Touchbutton 88 – A Very British Coup

The plotline of recent and unfolding political events could be straight from the pen of Chris Mullin, the Labour MP, who in 1982 wrote ‘A Very British Coup’, a fictional account of how a hard-left Prime Minister, Harry Perkins, was ousted by a combination of the established order aided by the financial markets.

“…Liz Truss, is now being led rather than leading…”

So, Jeremy Hunt is brought in as a reassuring figure to calm spooked markets and spell the end of ‘Trussonomics’ less than a month after his predecessor as Chancellor, Kwasi Kwarteng, announced its genesis in his ‘fiscal event’ of 23 September. The Prime Minister, Liz Truss, is now being led rather than leading and has been, to all intents and purposes, captured by the forces she sought to take on.

“…rumour has it that Truss will be out within a week and a new team will take the reins…”

At the time of writing, rumour has it that Truss will be out within a week and a new team will take the reins, with Rishi Sunak as PM, Hunt staying on as Chancellor, and Penny Mordaunt becoming Foreign Secretary.

Some may argue that this process is a subversion of democracy; others that it is reassertion of Parliamentary sovereignty – that we, the people, elect a Parliament (specifically a House of Commons) and whoever commands the majority of that House governs. Either way, as with our recent change of Head of State, it is surely reassuring that such potentially highly disruptive events can take place without a shot being fired.

“We will see in the next days and weeks the extent to which the measures announced today will do the job.”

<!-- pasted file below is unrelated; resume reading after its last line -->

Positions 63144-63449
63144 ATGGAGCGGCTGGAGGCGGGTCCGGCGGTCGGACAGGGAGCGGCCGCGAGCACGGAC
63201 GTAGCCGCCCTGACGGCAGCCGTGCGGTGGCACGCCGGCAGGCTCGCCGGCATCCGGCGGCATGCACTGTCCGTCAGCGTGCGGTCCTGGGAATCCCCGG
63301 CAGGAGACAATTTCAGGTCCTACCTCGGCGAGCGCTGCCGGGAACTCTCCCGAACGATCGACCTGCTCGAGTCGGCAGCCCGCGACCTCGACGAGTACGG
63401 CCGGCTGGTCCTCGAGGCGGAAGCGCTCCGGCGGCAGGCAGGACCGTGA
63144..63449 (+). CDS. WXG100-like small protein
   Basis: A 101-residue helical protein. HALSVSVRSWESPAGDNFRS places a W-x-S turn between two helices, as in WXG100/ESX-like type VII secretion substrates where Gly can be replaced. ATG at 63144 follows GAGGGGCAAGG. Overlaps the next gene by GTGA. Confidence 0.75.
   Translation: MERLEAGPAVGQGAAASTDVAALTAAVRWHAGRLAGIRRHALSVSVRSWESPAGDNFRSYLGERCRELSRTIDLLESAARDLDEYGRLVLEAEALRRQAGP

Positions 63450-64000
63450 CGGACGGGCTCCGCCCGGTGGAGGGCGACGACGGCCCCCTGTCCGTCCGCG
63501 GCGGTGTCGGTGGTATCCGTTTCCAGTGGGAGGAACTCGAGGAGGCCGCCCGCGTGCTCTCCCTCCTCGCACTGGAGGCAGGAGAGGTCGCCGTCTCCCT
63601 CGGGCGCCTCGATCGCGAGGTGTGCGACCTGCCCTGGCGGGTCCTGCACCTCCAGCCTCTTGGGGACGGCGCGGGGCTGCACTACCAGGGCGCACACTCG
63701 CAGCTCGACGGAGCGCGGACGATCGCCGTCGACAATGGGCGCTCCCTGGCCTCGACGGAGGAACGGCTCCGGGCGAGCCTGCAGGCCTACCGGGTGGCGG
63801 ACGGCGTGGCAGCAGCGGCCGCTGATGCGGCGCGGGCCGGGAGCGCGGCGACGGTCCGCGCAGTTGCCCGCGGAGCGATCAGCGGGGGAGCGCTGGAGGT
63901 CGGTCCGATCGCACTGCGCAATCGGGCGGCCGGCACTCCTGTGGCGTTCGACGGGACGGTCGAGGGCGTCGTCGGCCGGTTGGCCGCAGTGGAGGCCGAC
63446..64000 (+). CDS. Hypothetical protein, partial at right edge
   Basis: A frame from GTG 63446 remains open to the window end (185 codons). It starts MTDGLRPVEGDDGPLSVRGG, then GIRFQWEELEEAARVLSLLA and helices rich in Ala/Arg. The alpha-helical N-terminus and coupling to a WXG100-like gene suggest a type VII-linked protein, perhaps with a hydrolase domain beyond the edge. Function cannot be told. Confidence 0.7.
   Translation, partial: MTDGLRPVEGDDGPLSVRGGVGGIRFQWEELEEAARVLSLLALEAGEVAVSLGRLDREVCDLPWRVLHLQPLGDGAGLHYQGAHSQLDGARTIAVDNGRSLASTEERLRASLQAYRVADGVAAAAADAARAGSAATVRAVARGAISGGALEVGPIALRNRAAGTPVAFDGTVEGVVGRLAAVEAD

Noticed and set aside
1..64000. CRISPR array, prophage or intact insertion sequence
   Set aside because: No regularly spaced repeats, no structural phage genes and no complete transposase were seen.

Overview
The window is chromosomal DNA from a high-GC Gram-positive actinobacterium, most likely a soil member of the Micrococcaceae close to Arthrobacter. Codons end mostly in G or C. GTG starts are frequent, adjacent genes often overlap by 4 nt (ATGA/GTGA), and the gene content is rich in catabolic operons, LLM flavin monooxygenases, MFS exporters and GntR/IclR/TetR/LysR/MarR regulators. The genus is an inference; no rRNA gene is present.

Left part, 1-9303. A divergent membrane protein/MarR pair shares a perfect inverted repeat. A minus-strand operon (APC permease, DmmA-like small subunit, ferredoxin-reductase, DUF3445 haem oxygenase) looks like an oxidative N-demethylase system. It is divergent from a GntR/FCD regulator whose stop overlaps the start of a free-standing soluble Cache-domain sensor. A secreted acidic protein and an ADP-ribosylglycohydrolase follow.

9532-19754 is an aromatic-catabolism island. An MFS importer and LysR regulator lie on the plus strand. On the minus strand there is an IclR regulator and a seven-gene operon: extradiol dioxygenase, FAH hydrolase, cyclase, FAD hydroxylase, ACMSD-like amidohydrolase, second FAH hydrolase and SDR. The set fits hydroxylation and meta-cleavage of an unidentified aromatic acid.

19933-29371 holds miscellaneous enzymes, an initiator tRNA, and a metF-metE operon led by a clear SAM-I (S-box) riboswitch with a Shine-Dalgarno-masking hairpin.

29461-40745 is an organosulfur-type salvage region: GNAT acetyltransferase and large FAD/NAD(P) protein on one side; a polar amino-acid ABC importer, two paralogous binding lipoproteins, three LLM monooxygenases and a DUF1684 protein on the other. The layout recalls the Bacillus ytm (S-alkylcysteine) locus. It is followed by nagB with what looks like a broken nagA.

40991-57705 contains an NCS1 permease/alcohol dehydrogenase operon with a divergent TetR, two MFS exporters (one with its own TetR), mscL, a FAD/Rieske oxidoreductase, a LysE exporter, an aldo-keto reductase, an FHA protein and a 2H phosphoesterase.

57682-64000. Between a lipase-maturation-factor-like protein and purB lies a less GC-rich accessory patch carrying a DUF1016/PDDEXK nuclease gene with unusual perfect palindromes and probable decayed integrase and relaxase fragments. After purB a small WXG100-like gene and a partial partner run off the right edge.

Hunt’s task is gargantuan – to repair the damage done to Britain’s reputation in the markets and to calm a mutinous governing party. We will see in the next days and weeks the extent to which the measures announced today will do the job.

In brief, the 1p cut in the basic rate of income tax will be deferred indefinitely; the repeal of IR35 rules, which limit companies’ ability to engage contractors has been reversed; the proposed changes to dividend taxation have been binned; and VAT-free shopping for foreign visitors will not now be available. The energy price guarantee will continue to be applied universally until April next year; thereafter, support will be targeted. We can also expect spending cuts across Whitehall, probably involving the cancellation of a number of road and rail projects.

“…the cuts to National Insurance and Stamp Duty Land Tax…these last vestiges of the Kwarteng ‘mini budget’ remain.”

It would have been difficult for Chancellor Hunt to reverse the cuts to National Insurance and Stamp Duty Land Tax as these measures are already partway through the Commons, so these last vestiges of the Kwarteng ‘mini budget’ remain.

The Truss/Kwarteng experiment with ideological anti-orthodoxy, which stated that tax cuts could be facilitated by even more borrowing, has been swiftly and brutally ended by a Very British Coup. Incidentally, Chris Mullin’s novel is a great read and strikingly coincidental with current events.

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